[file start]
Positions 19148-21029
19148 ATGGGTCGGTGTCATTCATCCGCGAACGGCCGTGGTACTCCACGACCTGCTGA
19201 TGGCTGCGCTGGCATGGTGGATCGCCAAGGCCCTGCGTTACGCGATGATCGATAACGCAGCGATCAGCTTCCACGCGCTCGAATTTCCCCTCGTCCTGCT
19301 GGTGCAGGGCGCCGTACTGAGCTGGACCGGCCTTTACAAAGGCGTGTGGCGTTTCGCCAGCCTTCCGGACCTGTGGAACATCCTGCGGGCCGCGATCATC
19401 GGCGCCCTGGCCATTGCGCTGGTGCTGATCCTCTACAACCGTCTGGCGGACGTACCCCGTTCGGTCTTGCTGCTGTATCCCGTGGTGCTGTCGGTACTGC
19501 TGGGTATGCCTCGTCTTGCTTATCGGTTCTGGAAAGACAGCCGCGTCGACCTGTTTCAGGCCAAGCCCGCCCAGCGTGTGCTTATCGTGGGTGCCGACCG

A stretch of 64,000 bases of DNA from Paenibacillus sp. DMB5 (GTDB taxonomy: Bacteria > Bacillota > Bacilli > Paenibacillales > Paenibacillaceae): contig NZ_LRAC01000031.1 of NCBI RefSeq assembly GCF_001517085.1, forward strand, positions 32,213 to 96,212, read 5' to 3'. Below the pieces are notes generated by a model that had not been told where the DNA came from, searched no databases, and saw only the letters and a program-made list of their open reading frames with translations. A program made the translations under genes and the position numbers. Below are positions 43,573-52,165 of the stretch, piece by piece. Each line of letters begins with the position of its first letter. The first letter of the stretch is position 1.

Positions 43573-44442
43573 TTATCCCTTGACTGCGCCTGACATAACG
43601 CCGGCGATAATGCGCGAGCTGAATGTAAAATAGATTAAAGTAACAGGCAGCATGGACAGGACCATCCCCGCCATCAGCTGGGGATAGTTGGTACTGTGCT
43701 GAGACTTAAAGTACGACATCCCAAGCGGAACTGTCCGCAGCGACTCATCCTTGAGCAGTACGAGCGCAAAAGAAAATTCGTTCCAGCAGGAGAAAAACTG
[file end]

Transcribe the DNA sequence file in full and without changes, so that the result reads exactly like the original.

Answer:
Positions 19148-21029
19148 ATGGGTCGGTGTCATTCATCCGCGAACGGCCGTGGTACTCCACGACCTGCTGA
19201 TGGCTGCGCTGGCATGGTGGATCGCCAAGGCCCTGCGTTACGCGATGATCGATAACGCAGCGATCAGCTTCCACGCGCTCGAATTTCCCCTCGTCCTGCT
19301 GGTGCAGGGCGCCGTACTGAGCTGGACCGGCCTTTACAAAGGCGTGTGGCGTTTCGCCAGCCTTCCGGACCTGTGGAACATCCTGCGGGCCGCGATCATC
19401 GGCGCCCTGGCCATTGCGCTGGTGCTGATCCTCTACAACCGTCTGGCGGACGTACCCCGTTCGGTCTTGCTGCTGTATCCCGTGGTGCTGTCGGTACTGC
19501 TGGGTATGCCTCGTCTTGCTTATCGGTTCTGGAAAGACAGCCGCGTCGACCTGTTTCAGGCCAAGCCCGCCCAGCGTGTGCTTATCGTGGGTGCCGACCG

A stretch of 64,000 bases of DNA from Paenibacillus sp. DMB5 (GTDB taxonomy: Bacteria > Bacillota > Bacilli > Paenibacillales > Paenibacillaceae): contig NZ_LRAC01000031.1 of NCBI RefSeq assembly GCF_001517085.1, forward strand, positions 32,213 to 96,212, read 5' to 3'. Below the pieces are notes generated by a model that had not been told where the DNA came from, searched no databases, and saw only the letters and a program-made list of their open reading frames with translations. A program made the translations under genes and the position numbers. Below are positions 43,573-52,165 of the stretch, piece by piece. Each line of letters begins with the position of its first letter. The first letter of the stretch is position 1.

Positions 43573-44442
43573 TTATCCCTTGACTGCGCCTGACATAACG
43601 CCGGCGATAATGCGCGAGCTGAATGTAAAATAGATTAAAGTAACAGGCAGCATGGACAGGACCATCCCCGCCATCAGCTGGGGATAGTTGGTACTGTGCT
43701 GAGACTTAAAGTACGACATCCCAAGCGGAACTGTCCGCAGCGACTCATCCTTGAGCAGTACGAGCGCAAAAGAAAATTCGTTCCAGCAGGAGAAAAACTG